3.1 An overview
The biological functions of HSPGs relay on their capacity to bind different molecules including extracellular matrix proteins, enzymes, and protease inhibitors (1, 47). Of major interest for the aim of this chapter is the capacity of HSPGs to bind several growth factors, cytokines and chemokines involved in the angiogenesis process (Tab. 2), thus affecting their biological activity.
Tab. 2: Angiogenesis-related heparin-binding growth factors, cytokines, and chemokines
|Fibroblast growth factors (FGFs)||Platelet-derived growth factor (PDGF)|
|Vascular endothelial growth factor (VEGF)||Pleiotrophin|
|Placental growth factor (PlGF)||Platelet factor-4 (PF-4)|
|Heparin-binding EGF-like growth factor||Interleukin-8 (IL-8)|
|Hepatocyte growth factor (HGF)||Macrophage inflammatory protein-1 (MIP-1)|
|Transforming growth factor-beta (TGF-beta)||Interferon-g-inducible protein-10 (IP-10)|
|Interferon-gamma (IFN-gamma)||HIV-Tat transactivating factor|
HSPGs modulate the biological activity of heparin-binding growth factors and cytokines through different mechanisms:
Fig. 4: Modulation
of growth factor binding to tyrosine-kinase (TK) receptors by cell-surface
HSPGs. 1) HSPGs increase local concentration of the growth factor (GF)
in close vicinity to the TK receptor; 2) HSPGs induce a conformational
change of the growth factor facilitating its interaction with TK receptor;
3) HSPGs induce growth factor oligomerization leading to TK receptor dimerization
Whatever the mechanism(s) of regulation of growth factor activity by HSPGs, it is interesting to note that the binding of the same growth factor to different HSPGs may have different biological consequences. This is the case for syndecan (44, 53), betaglycan (54) and perlecan (28), all able to bind FGF-2 but with different effects. Indeed, syndecan inhibits the mitogenic activity of FGF-2 (32) while perlecan promotes FGF-2-induced cell proliferation and angiogenesis (28).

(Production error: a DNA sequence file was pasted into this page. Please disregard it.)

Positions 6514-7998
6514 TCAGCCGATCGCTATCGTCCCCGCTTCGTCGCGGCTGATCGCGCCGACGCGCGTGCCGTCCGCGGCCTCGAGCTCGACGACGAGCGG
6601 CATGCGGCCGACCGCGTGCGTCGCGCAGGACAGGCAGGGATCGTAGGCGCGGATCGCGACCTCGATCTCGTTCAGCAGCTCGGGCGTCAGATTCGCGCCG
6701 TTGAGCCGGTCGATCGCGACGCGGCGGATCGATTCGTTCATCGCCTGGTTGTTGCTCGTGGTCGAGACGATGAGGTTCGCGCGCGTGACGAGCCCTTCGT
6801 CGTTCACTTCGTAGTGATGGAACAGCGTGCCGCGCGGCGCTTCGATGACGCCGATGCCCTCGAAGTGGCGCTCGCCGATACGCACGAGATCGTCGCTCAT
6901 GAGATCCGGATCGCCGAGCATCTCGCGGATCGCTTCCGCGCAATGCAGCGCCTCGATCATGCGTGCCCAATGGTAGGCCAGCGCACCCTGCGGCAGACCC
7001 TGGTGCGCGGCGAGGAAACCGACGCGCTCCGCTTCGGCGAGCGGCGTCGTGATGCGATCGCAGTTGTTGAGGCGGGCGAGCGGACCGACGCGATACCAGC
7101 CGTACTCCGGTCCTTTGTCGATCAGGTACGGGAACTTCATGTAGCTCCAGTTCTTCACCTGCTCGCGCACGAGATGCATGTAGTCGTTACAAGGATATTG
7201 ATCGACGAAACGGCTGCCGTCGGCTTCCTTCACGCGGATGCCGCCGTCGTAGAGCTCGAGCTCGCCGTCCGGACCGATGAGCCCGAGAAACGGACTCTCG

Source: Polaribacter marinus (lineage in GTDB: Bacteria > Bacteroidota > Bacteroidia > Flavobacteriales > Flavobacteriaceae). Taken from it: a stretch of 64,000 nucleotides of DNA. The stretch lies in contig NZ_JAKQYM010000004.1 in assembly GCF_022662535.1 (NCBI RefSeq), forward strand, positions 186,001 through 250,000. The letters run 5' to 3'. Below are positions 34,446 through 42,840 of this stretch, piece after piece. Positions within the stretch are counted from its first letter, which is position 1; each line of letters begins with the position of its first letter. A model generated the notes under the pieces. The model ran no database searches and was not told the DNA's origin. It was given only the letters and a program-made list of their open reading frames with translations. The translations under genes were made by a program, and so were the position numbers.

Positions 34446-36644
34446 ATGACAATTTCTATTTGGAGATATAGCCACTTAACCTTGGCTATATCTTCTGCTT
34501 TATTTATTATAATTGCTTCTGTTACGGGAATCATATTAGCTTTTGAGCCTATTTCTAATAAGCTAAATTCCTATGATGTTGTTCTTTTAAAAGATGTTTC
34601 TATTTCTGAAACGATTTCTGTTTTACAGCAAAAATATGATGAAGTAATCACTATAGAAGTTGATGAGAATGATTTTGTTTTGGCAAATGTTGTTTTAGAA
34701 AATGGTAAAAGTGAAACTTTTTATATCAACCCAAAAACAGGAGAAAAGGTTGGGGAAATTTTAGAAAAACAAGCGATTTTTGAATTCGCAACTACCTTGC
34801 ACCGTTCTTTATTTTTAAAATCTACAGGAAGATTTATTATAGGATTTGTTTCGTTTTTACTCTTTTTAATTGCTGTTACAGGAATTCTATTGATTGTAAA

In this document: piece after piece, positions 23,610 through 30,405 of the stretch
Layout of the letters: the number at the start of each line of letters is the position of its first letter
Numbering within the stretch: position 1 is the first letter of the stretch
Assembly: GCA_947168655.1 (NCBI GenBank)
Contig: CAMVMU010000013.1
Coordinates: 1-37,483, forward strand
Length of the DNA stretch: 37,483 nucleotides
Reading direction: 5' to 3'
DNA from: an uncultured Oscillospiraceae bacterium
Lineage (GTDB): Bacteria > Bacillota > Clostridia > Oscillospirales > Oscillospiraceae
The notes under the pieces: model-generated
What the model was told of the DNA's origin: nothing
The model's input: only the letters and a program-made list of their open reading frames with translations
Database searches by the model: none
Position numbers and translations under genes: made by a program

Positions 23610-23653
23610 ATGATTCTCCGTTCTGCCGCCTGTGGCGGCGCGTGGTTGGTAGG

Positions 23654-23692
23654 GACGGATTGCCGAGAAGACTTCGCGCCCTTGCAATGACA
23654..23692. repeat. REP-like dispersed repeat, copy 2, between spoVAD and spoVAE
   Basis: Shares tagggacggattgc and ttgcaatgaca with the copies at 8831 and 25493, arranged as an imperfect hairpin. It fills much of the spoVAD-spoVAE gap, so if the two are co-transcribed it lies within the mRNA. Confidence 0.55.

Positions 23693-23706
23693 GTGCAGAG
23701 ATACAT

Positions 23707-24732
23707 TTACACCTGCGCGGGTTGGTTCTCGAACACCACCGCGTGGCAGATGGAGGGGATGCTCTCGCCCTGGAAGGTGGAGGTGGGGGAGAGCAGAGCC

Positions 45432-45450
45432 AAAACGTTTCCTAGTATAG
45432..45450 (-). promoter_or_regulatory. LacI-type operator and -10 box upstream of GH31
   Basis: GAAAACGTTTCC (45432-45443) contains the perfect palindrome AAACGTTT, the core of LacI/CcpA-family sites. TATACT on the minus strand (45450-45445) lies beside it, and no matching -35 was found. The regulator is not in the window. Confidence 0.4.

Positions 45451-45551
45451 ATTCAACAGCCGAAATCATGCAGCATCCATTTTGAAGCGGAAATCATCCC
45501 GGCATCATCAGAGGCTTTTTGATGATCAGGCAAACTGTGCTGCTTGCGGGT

Conversely, modifications of HSPG composition can regulate the sensitivity of the cell to different growth factors. This may be of particular relevance when the spatial and temporal control of the activity of different growth factors must be tightly enforced. This possibility is exemplified by the shift in cell-surface HSPG properties from a FGF-2- to an FGF-1-binding phenotype in murine neuronal cells during embryonic development (55).
The modality by which the various HSPGs "discriminate" among the several heparin-binding growth factors is based on their different core proteins, the high heterogeneity of GAG-chain composition, and on the possibility that both the protein moiety and GAG-chains may interact with different growth factors. For instance, betaglycan can exist as a "nude" core protein and the presence and composition of the GAG-chains of this HSPG can be regulated in response to FGF-2 (8). FGF-2 itself binds the GAG-chain of betaglycan while the core protein can interact with TGF-b (54). Also, the number and fine structure of HS chains in syndecan 1 vary in different tissues and in relation to cell differentiation (56). Finally, different sulfated groups and distinct oligosaccharide sequences of the GAG-chain are responsible for the binding to different growth factors (see below).
In conclusion, HSPGs are characterized by a structural variability that appears to be highly regulated and that offers virtually unlimited possibilities for selective interactions with different growth factors, cytokines, and chemokines.
3.2 Molecular basis of growth factor-heparin/HS interaction
Heparin consists largely of 2-O-sulfate IdoA N,6-disulfate GlcN disaccharide units. Other disaccharides containing unsulfated IdoA or GlcA and N-sulfated or N-acetylated GlcN are also present as minor components. This heterogeneity is more pronounced in HS, where the low-sulfated disaccharides are the most abundant.